The system, which uses waterproof speakers to blare sound underwater, was also deployed from May to July to help the blueback herring return to the sea after spawning.

Including engineering and permitting, the entire project cost about $2 million, according to information provided via email by NYPA spokeswomen Connie Cullen and Maura Balaban.

A similar sound system is also scaring fish away from the intake of the Vischer Ferry hydroelectric plant upstream, according to the authority-.

According to Normandeau’s report, a copy of which NYPA shared with The Daily Gazette, more than three-quarters of the young blueback herring made it past the power plant’s intake channel during 2012 testing.

76% survive gantlet

Scientists determined the numbers by measuring the amount of fish upstream of the power plant and the numbers downstream, and 76 percent of the fish spotted upstream of the plant made it through.

“This was significantly higher than expected,” scientists wrote in the report. “These results demonstrate significantly improved downstream passage at Crescent for the majority of out-migrating juvenile blueback herring.”

The authority has been working with industry organizations on developing and testing such systems, producing numerous scientific journal studies on the subject, according to the NYPA.

Federal and state regulations require state-chartered energy suppliers to pay attention to their impact on the environment.

“NYPA takes its role as environmental steward very seriously and recognizes it has a duty to minimize the potential impact of its operations on air, water, land, fish and wildlife,” Balaban said.

DEC Region 4 spokesman Rick Georgeson said in an email that the agency is “working with all hydro facilities, from Green Island to Little Falls, as part of their license requirements to determine the best way to safely pass herring through their projects, as they spawn and then migrate back to the ocean.”

Dam removals elsewhere

Researcher Karin E. Limburg said scientists with concerns about human impacts on the environment are calling for dams to be torn down. A professor at the SUNY College of Environmental Science and Forestry in Syracuse, Limburg has been studying herring migration for more than a decade.

In a study published in August in the scientific journal “Evolutionary Applications,” Limburg and others determined many systems aimed at helping fish get past power plants simply fail.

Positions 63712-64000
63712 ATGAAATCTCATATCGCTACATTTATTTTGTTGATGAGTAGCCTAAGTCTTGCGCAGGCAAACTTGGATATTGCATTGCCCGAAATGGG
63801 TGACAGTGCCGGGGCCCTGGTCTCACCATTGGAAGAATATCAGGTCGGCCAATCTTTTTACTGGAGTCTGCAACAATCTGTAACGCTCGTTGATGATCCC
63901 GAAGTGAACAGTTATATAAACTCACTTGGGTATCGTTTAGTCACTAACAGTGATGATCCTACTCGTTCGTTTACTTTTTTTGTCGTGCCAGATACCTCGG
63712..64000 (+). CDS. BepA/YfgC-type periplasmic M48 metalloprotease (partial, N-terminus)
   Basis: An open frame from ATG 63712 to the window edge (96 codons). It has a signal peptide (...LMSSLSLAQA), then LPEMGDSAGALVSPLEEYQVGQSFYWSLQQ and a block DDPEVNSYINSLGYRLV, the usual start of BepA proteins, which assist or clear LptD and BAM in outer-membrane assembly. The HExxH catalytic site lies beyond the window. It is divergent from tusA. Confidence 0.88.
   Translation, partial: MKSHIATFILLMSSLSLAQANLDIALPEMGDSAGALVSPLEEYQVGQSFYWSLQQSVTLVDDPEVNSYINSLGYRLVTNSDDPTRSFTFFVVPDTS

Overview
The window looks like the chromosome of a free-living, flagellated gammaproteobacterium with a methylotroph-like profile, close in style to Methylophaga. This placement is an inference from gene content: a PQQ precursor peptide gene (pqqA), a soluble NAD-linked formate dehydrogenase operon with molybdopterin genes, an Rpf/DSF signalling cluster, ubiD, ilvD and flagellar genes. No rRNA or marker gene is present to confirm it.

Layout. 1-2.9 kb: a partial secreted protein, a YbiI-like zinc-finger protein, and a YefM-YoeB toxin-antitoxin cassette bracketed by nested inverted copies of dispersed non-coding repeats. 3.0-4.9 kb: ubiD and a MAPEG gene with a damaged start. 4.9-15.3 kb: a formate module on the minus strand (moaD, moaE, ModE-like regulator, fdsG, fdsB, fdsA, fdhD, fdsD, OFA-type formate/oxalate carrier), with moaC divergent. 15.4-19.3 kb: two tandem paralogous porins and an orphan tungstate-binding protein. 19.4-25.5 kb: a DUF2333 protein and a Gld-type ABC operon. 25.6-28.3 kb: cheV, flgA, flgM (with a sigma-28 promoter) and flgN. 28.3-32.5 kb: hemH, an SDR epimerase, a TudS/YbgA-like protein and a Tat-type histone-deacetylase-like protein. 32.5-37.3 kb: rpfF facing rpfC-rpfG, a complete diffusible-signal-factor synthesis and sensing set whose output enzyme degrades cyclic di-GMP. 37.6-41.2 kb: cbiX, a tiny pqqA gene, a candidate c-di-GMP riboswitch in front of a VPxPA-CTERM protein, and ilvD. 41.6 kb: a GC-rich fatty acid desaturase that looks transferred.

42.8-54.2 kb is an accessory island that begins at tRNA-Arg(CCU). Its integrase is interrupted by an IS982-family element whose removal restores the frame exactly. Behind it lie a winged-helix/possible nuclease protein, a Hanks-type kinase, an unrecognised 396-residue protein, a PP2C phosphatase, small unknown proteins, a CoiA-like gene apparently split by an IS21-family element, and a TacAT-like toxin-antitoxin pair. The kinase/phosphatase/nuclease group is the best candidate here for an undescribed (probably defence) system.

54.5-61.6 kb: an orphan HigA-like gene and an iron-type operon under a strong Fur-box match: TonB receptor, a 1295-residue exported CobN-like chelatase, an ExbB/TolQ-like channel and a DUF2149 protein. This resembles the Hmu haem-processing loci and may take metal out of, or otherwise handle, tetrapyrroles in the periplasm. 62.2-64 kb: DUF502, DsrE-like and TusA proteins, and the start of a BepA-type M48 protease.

“We made a call for taking down dams,” Limburg said. “You can’t always assume that all dams are going to work or all fish passages are going to work. We showed how terribly performing dams are on three of the largest rivers in the East,” Limburg said.

She points to the success of tearing down the Edwards Dam on the Kennebec River in Maine in 1999. In that case, environmentalists purchased the dam and found other spots for electrical production, she said.

The dam blocked the lowest point of the river for more than a century, preventing salmon, shad, river herring and striped bass from getting upriver to spawn. When the dam came down, it opened up roughly 18 miles of river upstream, Limburg said.

Not long after it came down, Limburg said roughly 2 million alewife herring swam upstream.

“We look at that as an example of the possible,” she said.

For Limburg, the situation at the Crescent Hydroelectric Facility and the Mohawk River’s Erie Canal system are unusual in allowing fish to spawn and serving as a replacement for the hundreds of miles of rivers and streams cut off by dams.

The Mohawk, Limburg said, can be seen as one of few new refuges river herring can make use of as an alternative.

“I see them as exploiting a newly accessible place,” Limburg said.

Even with the locks, it’s unlikely herring didn’t make it back to the ocean this year: freshly fertilized eggs sitting on the river’s bottom don’t do well during situations like the deadly flash flooding that inundated the Montgomery County village of Fort Plain this year.

“The adults would’ve come in and gone out, but babies and eggs don’t handle high flow terribly well,” Limburg said.

According to the FERC, NYPA’s work to protect the herring isn’t finished. The U.S. Fish and Wildlife Service is calling for meetings with NYPA to talk about two additional ways of helping the fish.

One is getting an early warning system that can automatically open up the pathways atop the Crescent facility’s dams to let fish make it over the dam. The agency also wants to discuss reducing power generation when possible to maximize the number of fish making it through during their migration.